two weeks, on a request by the com
pany for an increase of electric light
and power rates.
The company contends that it is
running short approximately $500,
000 a year of the amount necessary
to pay operating costs, interest, de
preciation reserve and 9 per cent
dividends on a fair capitalization.
"The electric light company is
simply forced to request an ad
vance in rates," said J. E. David
son, vice president of the power com
pany. "Practically all public utili
ties of the state have had rate in
creases, including the local street
railway and telephone companies
and the municipally-owned gas plant.
"Last January the company asked
the city commision to permit a rate
increase. The commission asked that
the matter be delayed six months
to determine whether or not condi
tions would improve. . Instead,
conditions have grown steadily
worse. Approximately 90 per cent
of the company's expenses is made
up of three items labor, coal and
taxes. Coal which cost $2.78 in 1915
cost $7.62 in October 1920, an in
crease of $725,000 for a year. Both
labor and taxes have also increased."
City Buildings in
Suburbs of London
London, Dec. 1. The restlessness
among the city's unemployed, cou
pled with the lack of housing ac
commodations, led to the seizure of
the town hall at Edmonton, a north
ern suburb of London, by several
hundred men. The occupation of
the building was entirely without vi
olence. The men anncunce that they
will use the town hall as their head
quarters until something is done for
The town hall at Totttenham, an
other working district near the city,
was the scene of a similar peaceable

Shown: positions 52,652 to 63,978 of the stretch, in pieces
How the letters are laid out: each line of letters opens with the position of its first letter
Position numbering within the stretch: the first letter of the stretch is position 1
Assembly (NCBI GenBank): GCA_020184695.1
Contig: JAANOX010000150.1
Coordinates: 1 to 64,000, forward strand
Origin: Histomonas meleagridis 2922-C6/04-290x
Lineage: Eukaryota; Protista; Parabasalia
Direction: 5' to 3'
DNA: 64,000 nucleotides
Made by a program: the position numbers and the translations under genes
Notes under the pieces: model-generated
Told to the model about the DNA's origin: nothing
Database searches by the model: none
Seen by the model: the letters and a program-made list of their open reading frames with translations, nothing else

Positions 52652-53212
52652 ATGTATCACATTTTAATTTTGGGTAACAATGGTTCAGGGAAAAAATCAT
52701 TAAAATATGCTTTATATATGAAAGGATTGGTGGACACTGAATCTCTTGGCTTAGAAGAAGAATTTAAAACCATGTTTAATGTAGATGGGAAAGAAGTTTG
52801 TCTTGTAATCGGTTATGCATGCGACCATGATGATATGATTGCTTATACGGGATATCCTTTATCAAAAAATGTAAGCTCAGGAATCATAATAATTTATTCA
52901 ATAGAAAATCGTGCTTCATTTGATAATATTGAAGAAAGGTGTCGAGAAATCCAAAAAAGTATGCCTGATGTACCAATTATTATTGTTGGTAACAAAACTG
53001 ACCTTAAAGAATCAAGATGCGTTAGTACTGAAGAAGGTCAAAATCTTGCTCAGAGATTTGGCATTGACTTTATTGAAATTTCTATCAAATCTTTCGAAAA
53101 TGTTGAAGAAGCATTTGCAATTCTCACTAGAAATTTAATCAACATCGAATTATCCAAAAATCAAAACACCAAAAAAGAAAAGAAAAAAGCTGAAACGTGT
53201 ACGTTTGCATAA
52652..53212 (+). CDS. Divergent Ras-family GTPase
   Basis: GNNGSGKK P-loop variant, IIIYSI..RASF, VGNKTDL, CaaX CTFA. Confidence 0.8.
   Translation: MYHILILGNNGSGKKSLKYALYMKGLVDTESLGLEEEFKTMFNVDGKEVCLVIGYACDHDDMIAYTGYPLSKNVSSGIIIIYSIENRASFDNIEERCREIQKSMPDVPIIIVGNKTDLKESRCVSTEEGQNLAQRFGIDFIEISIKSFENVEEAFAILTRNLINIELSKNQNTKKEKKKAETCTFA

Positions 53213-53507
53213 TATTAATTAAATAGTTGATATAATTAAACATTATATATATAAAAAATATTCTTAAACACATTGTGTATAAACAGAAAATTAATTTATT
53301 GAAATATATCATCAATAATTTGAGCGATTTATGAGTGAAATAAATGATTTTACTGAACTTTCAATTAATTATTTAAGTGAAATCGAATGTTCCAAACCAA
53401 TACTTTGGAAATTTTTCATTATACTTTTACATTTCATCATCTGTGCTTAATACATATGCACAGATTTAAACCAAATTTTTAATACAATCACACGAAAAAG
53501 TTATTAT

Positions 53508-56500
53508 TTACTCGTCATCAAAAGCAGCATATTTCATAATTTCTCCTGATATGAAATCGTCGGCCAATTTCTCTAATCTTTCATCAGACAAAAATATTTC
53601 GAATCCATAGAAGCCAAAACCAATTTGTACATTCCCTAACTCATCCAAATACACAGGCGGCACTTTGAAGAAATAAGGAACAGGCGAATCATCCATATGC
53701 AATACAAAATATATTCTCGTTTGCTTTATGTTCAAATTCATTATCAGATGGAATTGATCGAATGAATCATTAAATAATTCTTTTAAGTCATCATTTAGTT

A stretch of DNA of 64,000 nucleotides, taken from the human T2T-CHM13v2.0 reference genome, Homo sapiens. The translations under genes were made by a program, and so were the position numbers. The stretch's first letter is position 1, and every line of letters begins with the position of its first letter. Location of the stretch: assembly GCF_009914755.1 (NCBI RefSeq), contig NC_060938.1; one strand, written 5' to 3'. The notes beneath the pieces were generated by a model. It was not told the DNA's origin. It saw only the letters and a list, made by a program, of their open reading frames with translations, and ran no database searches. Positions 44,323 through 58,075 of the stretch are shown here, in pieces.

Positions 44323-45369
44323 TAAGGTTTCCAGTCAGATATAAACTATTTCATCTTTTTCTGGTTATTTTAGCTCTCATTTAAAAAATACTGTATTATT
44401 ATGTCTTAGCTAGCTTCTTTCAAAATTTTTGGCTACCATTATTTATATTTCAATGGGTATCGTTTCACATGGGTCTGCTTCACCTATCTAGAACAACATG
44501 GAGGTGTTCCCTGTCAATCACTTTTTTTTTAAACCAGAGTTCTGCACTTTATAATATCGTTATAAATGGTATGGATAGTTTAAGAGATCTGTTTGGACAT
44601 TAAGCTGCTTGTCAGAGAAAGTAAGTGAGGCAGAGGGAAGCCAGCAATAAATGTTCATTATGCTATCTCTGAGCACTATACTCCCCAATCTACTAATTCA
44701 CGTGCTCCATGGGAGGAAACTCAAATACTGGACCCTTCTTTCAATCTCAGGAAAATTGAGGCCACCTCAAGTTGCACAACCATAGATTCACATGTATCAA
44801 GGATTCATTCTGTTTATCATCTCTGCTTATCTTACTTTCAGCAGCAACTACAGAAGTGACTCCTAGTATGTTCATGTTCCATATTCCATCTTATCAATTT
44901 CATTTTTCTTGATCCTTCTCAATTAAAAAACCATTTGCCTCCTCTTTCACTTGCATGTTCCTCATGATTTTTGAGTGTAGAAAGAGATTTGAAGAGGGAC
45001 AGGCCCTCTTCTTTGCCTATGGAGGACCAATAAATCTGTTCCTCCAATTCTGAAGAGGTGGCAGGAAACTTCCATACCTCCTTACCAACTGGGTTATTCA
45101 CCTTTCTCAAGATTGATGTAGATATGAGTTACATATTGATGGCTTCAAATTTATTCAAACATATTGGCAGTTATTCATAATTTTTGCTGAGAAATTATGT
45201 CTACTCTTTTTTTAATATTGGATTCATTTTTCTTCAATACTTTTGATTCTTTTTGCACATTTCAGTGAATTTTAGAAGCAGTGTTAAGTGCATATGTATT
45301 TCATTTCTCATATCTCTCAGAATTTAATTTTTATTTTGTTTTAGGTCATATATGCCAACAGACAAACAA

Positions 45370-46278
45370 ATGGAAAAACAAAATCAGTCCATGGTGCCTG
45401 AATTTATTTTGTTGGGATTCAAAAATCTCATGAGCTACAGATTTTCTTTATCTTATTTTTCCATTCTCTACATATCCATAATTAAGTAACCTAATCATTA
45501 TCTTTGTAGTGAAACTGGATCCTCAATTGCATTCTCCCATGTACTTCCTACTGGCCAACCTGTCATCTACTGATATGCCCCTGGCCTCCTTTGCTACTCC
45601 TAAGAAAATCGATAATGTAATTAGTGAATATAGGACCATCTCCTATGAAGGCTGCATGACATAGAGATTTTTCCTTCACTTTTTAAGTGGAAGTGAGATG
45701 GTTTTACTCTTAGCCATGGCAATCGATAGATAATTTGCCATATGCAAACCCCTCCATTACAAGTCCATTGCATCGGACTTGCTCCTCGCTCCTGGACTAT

seizure yesterday. The unemployed
men took possession of the building,
however, evacuated it today when
the council announced that accom
modations had been found for them
in the coroner's court and in two
large store houses.
Thursdav fair; not much change
1 p. m.
t p. m.
S p. m.
4 p. m.
5 p. nt.
1 p. m.
S p. m.
7 . m.
9 a. m.
in a. m.
II . m.
11! noon .
Blumarck ... SO 22
Hnntnn 43 S4
HuffillO 44 .1S
1 High Low
render 4 1J
Memphln ..... 4S 41)
PW j l)rKi ... Ml 411
North Plat. . 63 II
rhryenne .... 6
36 Philadelphia ... 44
40 St. T.oul 48 .
r.S'Sl. Paul 34
lIS'Han Kranclm-o. f.K 5:
iJilSeattte M 4'i
S4 Sioux City ... 38 30
tMt Molnc . . 4K
Kl Pbko tin
Kana City. . 3
Protoct ' lii)inentR during the tit ?4
to Si hours from tciuraturf fniionn:
.vorin, j nenree; et ana (outn, JO de
tsm; WW, it 4ft.,t
Detectives Guard Witnesses
Who Identified Three Men
As Ilqjdups Who Entered
Superior, Wis., Bank.
Mysterious Phone Gal!
Acting Governor P. A; Barrow
yesterday granted writs of extradi
tion from Wisconsin for the return
of three alleged bank robbers under
arrest here. The men, Herbert Ryan,
John J. Bohner and Charles C. Ste
wart, are alleged to 'l.ave held up
and robbed the state bank at Su
perior, Wis., of $7,500 on Novem
Personal bodyguard for Martha
Nelson and Cashier H. E. Erickson
of the Superior National bank in
Wisconsin, in Omaha to identify
three suspects as bank robbers, was
appointed yesterday by Chief of De
tectives Charlie Van Deusen.
A mysterious long distance tele
phone call to St. Paul, Minn., Tues
day and the appearance of a stranger
in the room next to the one occupied
by Erickson in a downtown hotel
are directly responsible for this pre
Detectives Danbaum and Palmtrfg
compose the bodyguard. They were
to accompany Miss Nelson and Er
ickson to Lincoln, where extradition
hearing for Ji. J. Bohmer, C. C.